In the coming months, Amazon will start hiring its way toward 50,000 jobs between newly announced dual second headquarters in New York City and Northern Virginia. Right on their heels, Google will begin its billion-dollar expansion and addition of 7,000 more jobs in Manhattan. Two moves alone don’t make a region, but they mark a powerful vote of confidence that adds energy and momentum.

The residents living between Greater New York and Washington, DC might feel they lost a battle for jobs from big tech companies, but if all of those cities leverage their assets wisely, places like Newark and Philadelphia (both on the list of HQ2 finalists) as well as New Brunswick, Wilmington, Baltimore and others have a shot at becoming America’s next great innovation corridor.

Amazon and Google’s spillover effects will start in the greater New York and Washington, DC areas, but their vendors, partners, advisors, employees and alumni will span the cities in between. It’s not hard to imagine a hyper-connected Mid-Atlantic corridor of cities, networked with high-speed transit and powered by knowledge-intensive sectors like life sciences and technology.

McKinsey’s global research has identified a set of factors that need to come together for innovation hubs to flourish: a highly educated workforce, a critical mass of leading universities, the presence of large anchor companies; strong physical infrastructure, affordability and quality of life, and access to capital.

Starting with talent, the Mid-Atlantic corridor is currently home to more than 4.5 million bachelors degree holders and nearly 3.2 million graduate and professional degree holders—more than any other 300-mile long corridor in the nation

New Jersey has more scientists and engineers per square mile than any other state, and Greater Philadelphia boasts the nation’s most diverse tech workforce.

To establish a reliable and recognized tech talent base, businesses within the corridor must double down on producing, employing, and retaining science, technology, engineering and mathematics (STEM) talent. That means scaling STEM education, from elementary school through higher education institutions (that still confer less than 20 percent of their degrees in STEM), matching talent with employers, and further boosting diversity and inclusion in STEM.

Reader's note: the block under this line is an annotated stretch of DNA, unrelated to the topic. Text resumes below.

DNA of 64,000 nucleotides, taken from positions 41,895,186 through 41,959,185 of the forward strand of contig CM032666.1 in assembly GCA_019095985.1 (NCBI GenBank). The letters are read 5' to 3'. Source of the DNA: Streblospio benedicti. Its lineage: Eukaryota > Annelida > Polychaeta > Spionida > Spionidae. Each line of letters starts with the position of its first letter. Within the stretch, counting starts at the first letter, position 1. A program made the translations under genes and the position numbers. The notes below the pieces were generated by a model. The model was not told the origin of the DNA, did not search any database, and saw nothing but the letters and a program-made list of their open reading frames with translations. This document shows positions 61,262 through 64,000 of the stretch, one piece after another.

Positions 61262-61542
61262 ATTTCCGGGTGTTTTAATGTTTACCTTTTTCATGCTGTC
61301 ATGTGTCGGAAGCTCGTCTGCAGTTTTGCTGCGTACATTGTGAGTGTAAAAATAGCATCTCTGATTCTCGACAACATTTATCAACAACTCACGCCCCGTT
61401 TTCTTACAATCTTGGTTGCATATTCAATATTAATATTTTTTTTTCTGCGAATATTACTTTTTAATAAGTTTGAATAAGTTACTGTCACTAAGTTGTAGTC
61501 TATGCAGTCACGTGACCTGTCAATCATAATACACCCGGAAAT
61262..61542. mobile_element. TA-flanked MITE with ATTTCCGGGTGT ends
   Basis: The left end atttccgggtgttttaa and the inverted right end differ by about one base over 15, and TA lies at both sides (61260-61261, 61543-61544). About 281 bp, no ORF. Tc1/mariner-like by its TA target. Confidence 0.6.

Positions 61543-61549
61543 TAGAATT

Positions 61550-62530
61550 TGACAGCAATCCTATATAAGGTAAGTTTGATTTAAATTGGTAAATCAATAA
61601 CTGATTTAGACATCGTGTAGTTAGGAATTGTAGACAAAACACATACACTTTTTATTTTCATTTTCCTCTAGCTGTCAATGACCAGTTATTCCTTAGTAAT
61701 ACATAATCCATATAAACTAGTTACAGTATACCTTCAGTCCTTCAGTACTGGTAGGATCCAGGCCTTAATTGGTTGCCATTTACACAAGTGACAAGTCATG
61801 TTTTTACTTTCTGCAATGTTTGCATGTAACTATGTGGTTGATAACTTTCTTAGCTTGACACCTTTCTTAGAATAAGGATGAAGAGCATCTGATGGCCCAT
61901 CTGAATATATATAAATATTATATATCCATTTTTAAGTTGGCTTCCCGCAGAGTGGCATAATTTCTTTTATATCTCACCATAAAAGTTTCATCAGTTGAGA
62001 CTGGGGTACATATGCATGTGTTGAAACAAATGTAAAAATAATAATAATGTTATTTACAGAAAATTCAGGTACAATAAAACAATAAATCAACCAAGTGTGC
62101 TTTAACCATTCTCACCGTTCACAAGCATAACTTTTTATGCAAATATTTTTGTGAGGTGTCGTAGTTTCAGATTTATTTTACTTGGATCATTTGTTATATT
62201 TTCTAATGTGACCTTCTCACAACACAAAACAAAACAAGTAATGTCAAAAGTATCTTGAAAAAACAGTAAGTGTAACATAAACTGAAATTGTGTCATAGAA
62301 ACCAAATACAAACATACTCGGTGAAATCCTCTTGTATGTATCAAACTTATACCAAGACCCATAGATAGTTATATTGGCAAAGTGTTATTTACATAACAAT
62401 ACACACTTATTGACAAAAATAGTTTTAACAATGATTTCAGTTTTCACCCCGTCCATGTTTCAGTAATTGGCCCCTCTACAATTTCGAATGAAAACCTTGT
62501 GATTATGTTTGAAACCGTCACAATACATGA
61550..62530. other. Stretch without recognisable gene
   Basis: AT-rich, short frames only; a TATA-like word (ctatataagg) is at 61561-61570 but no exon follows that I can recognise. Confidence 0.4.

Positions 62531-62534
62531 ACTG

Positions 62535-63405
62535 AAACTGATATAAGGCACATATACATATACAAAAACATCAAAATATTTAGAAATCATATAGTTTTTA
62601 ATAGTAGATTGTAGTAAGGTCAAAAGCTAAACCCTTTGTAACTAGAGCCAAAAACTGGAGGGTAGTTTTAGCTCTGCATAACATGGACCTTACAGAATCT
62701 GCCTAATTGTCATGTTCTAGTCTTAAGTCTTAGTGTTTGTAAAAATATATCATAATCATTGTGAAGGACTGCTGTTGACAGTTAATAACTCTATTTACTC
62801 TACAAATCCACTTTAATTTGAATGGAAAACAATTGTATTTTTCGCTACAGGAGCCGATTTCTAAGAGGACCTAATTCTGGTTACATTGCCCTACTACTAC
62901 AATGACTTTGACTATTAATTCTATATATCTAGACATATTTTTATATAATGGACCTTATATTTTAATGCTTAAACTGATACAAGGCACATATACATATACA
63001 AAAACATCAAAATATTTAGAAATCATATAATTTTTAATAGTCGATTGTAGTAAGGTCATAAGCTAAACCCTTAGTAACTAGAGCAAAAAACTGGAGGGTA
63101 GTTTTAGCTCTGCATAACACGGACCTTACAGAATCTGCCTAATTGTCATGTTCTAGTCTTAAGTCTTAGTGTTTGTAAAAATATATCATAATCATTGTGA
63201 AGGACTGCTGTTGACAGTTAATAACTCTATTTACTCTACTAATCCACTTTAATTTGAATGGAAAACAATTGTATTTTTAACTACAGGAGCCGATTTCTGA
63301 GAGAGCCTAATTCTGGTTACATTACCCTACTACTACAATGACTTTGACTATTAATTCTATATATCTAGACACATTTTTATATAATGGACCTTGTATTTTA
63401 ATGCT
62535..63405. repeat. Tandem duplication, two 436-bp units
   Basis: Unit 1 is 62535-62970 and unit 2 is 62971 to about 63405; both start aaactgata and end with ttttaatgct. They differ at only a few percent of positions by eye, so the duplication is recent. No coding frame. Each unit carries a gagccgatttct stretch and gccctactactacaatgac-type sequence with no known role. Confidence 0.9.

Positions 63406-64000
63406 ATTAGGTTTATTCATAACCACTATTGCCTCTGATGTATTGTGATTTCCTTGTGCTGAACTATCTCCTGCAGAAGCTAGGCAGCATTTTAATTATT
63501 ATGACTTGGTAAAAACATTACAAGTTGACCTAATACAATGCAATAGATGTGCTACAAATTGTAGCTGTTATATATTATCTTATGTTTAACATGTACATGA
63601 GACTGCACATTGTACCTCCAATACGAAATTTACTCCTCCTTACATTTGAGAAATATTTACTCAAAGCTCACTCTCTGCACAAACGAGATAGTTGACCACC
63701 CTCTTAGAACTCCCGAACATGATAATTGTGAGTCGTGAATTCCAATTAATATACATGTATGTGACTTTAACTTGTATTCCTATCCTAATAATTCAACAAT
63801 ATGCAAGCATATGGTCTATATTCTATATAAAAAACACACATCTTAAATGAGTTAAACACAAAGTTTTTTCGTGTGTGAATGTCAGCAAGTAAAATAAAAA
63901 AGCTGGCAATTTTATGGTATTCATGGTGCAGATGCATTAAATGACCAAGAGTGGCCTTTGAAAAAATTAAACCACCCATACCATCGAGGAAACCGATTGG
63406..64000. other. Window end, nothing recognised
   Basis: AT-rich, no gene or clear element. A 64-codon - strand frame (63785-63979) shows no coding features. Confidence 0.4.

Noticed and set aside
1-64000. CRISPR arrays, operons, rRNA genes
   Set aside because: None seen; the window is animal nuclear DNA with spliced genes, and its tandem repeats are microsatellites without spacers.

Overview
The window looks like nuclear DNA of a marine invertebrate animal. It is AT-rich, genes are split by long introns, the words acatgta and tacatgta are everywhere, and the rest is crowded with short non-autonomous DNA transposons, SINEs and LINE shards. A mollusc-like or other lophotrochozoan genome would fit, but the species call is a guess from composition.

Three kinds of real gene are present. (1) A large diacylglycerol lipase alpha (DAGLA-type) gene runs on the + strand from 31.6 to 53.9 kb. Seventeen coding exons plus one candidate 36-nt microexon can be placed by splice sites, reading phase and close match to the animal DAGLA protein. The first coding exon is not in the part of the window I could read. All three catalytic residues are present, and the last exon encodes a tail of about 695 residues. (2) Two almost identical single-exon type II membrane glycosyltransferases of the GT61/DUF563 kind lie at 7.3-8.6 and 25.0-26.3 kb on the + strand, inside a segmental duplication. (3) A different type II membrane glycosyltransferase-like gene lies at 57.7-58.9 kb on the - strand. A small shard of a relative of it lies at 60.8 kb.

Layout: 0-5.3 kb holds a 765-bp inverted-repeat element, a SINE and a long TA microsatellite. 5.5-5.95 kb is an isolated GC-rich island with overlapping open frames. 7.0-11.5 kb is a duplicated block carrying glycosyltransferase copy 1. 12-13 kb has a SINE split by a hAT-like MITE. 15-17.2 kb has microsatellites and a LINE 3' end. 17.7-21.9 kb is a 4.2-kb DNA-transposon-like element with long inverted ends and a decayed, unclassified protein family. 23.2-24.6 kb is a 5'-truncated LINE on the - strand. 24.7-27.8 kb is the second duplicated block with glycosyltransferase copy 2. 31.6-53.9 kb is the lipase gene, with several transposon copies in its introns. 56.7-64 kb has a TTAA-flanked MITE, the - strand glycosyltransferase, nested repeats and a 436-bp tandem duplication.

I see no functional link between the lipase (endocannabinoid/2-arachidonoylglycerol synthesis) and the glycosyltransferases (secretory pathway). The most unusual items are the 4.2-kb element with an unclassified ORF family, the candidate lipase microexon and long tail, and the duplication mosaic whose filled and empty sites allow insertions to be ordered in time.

The geography of the Mid-Atlantic corridor also brings together four of the country’s top 10 universities and the largest concentration of federal research dollars in science, technology, and medicine.

To match the explosive growth that has come from Stanford and Berkeley in the San Francisco Bay Area or from Harvard and MIT in the Boston area, the Mid-Atlantic corridor will need to keep growing its universities’ research funding and the rate at which that research converts into start-ups.

With nearly a quarter of the Fortune 500 headquartered in New York, New Jersey, Pennsylvania, Delaware, Maryland and Virginia alone, the corridor offers innovative companies a vast testing ground for new ideas. These companies can further boost the innovation economy by setting up more transit-accessible operations near universities and downtowns and investing even more in local research and development.

Cities in the Mid-Atlantic Corridor are easily commutable, within 20 minutes to three hours of one another by train, and their convenience and lower cost of living are attractive for young workers and families. Overall, the region’s housing costs between 20 to 60 percent below the Bay Area’s. Still, creating a true innovation corridor will require significant new investment in things like transportation infrastructure and improved reliability. Cities also need to invest in public resources like parks, cultural institutions and, of course, schools.

While the corridor possesses many of the elements necessary to become one long innovation hub, it lacks sufficient venture capital. All of the corridor’s metro areas combined received less than half of the venture capital dollars that went to the San Francisco Bay Area over the past five years. The institutions of the Mid-Atlantic corridor need to raise more of their own funds and better connect entrepreneurs to capital.

Fueled by West Coast tech companies moving East and endowed with the right mix of assets, the Mid-Atlantic corridor faces an historic opportunity. To seize the moment, the states and cities along the Corridor will need to invest in, scale, connect, and market their innovation economies in the months and years to come. Working hard and working together, they can make the Mid-Atlantic Innovation Corridor a reality.

Steve Van Kuiken is a Senior Partner in McKinsey’s New Jersey Office and leads the firm’s Technology Practice. Mike Kerlin is a Partner in McKinsey’s Philadelphia Office and leads the firm’s North American Economic Development Practice.